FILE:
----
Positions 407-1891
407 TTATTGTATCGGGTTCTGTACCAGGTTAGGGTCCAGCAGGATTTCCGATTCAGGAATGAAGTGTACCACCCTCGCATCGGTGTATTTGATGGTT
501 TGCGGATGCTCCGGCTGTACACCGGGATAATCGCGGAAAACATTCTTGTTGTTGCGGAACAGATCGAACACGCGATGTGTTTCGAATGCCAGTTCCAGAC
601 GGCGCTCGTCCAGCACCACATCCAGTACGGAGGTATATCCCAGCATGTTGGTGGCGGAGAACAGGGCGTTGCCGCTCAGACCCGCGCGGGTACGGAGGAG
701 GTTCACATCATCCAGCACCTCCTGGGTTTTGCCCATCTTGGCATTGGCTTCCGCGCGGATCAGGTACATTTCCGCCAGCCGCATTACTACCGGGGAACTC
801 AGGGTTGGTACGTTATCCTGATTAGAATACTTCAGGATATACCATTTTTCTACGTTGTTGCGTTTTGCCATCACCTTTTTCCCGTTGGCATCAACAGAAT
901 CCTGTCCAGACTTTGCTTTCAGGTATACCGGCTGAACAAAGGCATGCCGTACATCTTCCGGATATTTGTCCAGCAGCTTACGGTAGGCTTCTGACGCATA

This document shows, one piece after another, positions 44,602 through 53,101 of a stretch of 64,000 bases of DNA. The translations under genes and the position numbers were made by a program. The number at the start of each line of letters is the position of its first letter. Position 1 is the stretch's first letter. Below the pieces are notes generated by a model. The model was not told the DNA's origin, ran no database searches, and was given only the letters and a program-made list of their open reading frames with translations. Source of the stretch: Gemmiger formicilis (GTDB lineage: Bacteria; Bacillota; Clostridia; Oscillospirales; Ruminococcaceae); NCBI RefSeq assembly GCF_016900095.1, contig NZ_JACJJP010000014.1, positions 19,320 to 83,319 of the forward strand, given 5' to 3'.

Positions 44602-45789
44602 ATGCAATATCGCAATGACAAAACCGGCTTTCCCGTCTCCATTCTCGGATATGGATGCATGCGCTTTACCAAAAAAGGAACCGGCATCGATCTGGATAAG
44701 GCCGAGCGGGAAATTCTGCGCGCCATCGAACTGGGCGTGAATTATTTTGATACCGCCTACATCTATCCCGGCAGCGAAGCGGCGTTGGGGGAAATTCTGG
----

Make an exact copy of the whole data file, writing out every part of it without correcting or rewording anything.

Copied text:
Positions 407-1891
407 TTATTGTATCGGGTTCTGTACCAGGTTAGGGTCCAGCAGGATTTCCGATTCAGGAATGAAGTGTACCACCCTCGCATCGGTGTATTTGATGGTT
501 TGCGGATGCTCCGGCTGTACACCGGGATAATCGCGGAAAACATTCTTGTTGTTGCGGAACAGATCGAACACGCGATGTGTTTCGAATGCCAGTTCCAGAC
601 GGCGCTCGTCCAGCACCACATCCAGTACGGAGGTATATCCCAGCATGTTGGTGGCGGAGAACAGGGCGTTGCCGCTCAGACCCGCGCGGGTACGGAGGAG
701 GTTCACATCATCCAGCACCTCCTGGGTTTTGCCCATCTTGGCATTGGCTTCCGCGCGGATCAGGTACATTTCCGCCAGCCGCATTACTACCGGGGAACTC
801 AGGGTTGGTACGTTATCCTGATTAGAATACTTCAGGATATACCATTTTTCTACGTTGTTGCGTTTTGCCATCACCTTTTTCCCGTTGGCATCAACAGAAT
901 CCTGTCCAGACTTTGCTTTCAGGTATACCGGCTGAACAAAGGCATGCCGTACATCTTCCGGATATTTGTCCAGCAGCTTACGGTAGGCTTCTGACGCATA

This document shows, one piece after another, positions 44,602 through 53,101 of a stretch of 64,000 bases of DNA. The translations under genes and the position numbers were made by a program. The number at the start of each line of letters is the position of its first letter. Position 1 is the stretch's first letter. Below the pieces are notes generated by a model. The model was not told the DNA's origin, ran no database searches, and was given only the letters and a program-made list of their open reading frames with translations. Source of the stretch: Gemmiger formicilis (GTDB lineage: Bacteria; Bacillota; Clostridia; Oscillospirales; Ruminococcaceae); NCBI RefSeq assembly GCF_016900095.1, contig NZ_JACJJP010000014.1, positions 19,320 to 83,319 of the forward strand, given 5' to 3'.

Positions 44602-45789
44602 ATGCAATATCGCAATGACAAAACCGGCTTTCCCGTCTCCATTCTCGGATATGGATGCATGCGCTTTACCAAAAAAGGAACCGGCATCGATCTGGATAAG
44701 GCCGAGCGGGAAATTCTGCGCGCCATCGAACTGGGCGTGAATTATTTTGATACCGCCTACATCTATCCCGGCAGCGAAGCGGCGTTGGGGGAAATTCTGG